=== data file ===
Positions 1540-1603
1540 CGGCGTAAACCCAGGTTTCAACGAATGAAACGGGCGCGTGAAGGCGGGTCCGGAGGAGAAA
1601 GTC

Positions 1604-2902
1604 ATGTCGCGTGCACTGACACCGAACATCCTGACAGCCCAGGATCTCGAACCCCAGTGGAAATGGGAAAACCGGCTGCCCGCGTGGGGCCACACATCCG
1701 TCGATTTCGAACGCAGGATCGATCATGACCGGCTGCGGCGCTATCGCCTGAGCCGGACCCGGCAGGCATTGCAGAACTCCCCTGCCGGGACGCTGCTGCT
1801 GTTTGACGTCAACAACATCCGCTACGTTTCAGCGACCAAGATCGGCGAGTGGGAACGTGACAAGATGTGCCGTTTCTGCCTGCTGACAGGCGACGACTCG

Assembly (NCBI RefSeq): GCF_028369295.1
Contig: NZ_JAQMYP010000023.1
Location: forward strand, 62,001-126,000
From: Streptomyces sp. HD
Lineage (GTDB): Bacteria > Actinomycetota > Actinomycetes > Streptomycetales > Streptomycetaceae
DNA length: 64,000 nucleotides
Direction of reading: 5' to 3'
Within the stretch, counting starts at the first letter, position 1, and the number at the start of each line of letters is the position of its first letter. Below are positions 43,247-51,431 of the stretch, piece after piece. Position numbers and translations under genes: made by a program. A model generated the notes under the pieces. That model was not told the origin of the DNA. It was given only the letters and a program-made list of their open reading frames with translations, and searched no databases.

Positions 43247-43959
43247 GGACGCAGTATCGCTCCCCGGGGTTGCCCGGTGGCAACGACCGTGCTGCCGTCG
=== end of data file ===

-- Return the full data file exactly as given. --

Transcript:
Positions 1540-1603
1540 CGGCGTAAACCCAGGTTTCAACGAATGAAACGGGCGCGTGAAGGCGGGTCCGGAGGAGAAA
1601 GTC

Positions 1604-2902
1604 ATGTCGCGTGCACTGACACCGAACATCCTGACAGCCCAGGATCTCGAACCCCAGTGGAAATGGGAAAACCGGCTGCCCGCGTGGGGCCACACATCCG
1701 TCGATTTCGAACGCAGGATCGATCATGACCGGCTGCGGCGCTATCGCCTGAGCCGGACCCGGCAGGCATTGCAGAACTCCCCTGCCGGGACGCTGCTGCT
1801 GTTTGACGTCAACAACATCCGCTACGTTTCAGCGACCAAGATCGGCGAGTGGGAACGTGACAAGATGTGCCGTTTCTGCCTGCTGACAGGCGACGACTCG

Assembly (NCBI RefSeq): GCF_028369295.1
Contig: NZ_JAQMYP010000023.1
Location: forward strand, 62,001-126,000
From: Streptomyces sp. HD
Lineage (GTDB): Bacteria > Actinomycetota > Actinomycetes > Streptomycetales > Streptomycetaceae
DNA length: 64,000 nucleotides
Direction of reading: 5' to 3'
Within the stretch, counting starts at the first letter, position 1, and the number at the start of each line of letters is the position of its first letter. Below are positions 43,247-51,431 of the stretch, piece after piece. Position numbers and translations under genes: made by a program. A model generated the notes under the pieces. That model was not told the origin of the DNA. It was given only the letters and a program-made list of their open reading frames with translations, and searched no databases.

Positions 43247-43959
43247 GGACGCAGTATCGCTCCCCGGGGTTGCCCGGTGGCAACGACCGTGCTGCCGTCG